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crossing the road or leaving shelters to seek food anwater. others were killed in their vehicles. local men were killed because russian soldiers suspected the assist boarding -- being a potential threat. some were tortured before being killed. >> ukraine's deveney foreign minister also addressed the special session. >> the areas of kyiv, regions under russian occupation in late february and march come have experienced the most gruesome human rights violations on the european continent. >> the bbc has found clear evidence of possible war crimes committed by russian soldiers close to kyiv. in a shocking images caught on cctv, two unarmed civilians shot in cold blood. ere was intense fighting in the region at the time with russian forces trying to advance on ukraine's capital.
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police have told the bbc the bodies of dozens of civilians who have been shot were discovered after the russians retreated. our eastern european respondent said this report. a warning, the report does contain flashing images. >> these are russian soldiers on their way to loot and kill, but their every move is cut on multiple cameras. and so is the security guard as he approaches them. the men talk, even smoke. and then the soldiers leave. but suddenly, two turn back. they should the security guard and a second man multiple times in their backs. the security guard somehow survives. his boss, dad, the guard staggers back to his head and starts funding for help. the russians drove a stolen van with the words "russian tank special forces."
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this is the men we saw shooting now helping himself to a drink. he has no idea he is being filmed. no one does until it is too late. and all this time, the security guard is hiding, bleeding heavily. weeks later, we found his clothes and mattress bundled up outside. he died before help could reach him. i met the men who tried to save the guard. they sold air conditioning before the war. >> we tried to calm him down. we said, "it's ok, you will live." maybe it helped him. maybe. >> they showed me how the nearby road look in those days with russian tanks rolling past their positions. it is not just that burned out buildings and businesses along this road that you see, but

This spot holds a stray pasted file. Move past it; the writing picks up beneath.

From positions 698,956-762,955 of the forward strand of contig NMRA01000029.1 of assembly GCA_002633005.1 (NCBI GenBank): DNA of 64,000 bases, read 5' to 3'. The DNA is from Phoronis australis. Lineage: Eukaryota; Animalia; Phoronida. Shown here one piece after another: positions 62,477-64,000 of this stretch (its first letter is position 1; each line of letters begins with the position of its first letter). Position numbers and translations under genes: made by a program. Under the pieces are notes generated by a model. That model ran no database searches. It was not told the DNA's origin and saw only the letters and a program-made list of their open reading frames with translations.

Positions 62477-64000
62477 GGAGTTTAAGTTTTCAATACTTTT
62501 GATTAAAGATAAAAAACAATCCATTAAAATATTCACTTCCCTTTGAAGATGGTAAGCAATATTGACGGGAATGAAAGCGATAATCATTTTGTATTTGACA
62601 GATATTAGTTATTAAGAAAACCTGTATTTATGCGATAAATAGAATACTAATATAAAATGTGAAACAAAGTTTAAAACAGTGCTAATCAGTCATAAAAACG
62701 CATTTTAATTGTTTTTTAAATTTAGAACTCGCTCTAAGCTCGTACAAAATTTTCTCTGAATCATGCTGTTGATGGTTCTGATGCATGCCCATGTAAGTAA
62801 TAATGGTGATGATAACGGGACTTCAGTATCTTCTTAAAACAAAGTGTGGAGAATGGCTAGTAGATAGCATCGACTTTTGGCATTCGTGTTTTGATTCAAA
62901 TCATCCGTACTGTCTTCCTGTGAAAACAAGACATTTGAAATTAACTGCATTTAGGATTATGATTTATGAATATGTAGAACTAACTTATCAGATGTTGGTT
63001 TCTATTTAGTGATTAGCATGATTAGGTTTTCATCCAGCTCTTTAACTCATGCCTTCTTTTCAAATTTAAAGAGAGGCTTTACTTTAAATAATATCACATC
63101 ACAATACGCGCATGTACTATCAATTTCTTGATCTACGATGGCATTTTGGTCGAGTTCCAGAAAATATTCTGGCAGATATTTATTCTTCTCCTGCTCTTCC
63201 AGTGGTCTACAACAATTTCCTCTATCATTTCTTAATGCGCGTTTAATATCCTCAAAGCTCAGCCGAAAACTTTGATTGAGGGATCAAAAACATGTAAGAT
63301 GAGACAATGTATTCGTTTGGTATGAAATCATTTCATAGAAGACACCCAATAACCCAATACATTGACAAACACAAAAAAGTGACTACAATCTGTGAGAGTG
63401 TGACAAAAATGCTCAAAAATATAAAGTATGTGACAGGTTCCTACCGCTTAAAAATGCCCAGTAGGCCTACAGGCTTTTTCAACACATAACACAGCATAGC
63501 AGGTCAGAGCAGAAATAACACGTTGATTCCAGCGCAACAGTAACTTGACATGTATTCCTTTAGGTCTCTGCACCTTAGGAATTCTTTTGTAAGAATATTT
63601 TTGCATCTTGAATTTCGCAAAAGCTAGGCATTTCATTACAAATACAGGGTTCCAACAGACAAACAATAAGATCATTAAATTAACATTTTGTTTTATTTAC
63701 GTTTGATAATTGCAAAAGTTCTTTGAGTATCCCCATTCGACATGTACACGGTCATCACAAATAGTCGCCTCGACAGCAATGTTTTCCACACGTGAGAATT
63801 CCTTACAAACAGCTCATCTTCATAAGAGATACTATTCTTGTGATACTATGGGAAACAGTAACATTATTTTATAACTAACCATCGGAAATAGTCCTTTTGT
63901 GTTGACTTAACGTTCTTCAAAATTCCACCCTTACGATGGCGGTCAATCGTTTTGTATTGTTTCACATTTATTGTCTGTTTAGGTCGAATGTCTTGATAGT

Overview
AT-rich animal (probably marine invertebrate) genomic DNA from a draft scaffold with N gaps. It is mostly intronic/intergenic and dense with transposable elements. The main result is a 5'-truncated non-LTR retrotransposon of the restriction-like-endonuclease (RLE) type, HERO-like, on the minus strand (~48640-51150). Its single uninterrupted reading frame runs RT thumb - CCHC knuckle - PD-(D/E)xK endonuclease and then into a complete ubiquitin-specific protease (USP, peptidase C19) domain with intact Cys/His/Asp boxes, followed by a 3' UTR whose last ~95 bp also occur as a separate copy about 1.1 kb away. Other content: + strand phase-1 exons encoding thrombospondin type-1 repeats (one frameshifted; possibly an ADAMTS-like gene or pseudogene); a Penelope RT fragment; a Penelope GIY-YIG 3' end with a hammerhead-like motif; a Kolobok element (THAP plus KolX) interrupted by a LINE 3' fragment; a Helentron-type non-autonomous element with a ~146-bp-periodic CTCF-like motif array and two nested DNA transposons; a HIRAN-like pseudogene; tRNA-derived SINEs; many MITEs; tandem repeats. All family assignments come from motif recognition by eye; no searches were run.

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things like this. two russian tanks lodged in the forest and you can see the "v" on the front. a stark reminder of how fierce the fighng was on the roads into kyiv and how terrified the security guard must have been as he was lying there bleeding, calling for help. his daughter share this image of her dad as she would like and remembered. gush like him remembered -- she wants her father's killers to face justice. >> they killed a 65-year-old. what for? of grief and fear.rious as full the russians are so out of control, i am afraid of what they might do next. >> the security guard never returned to his home or his pets.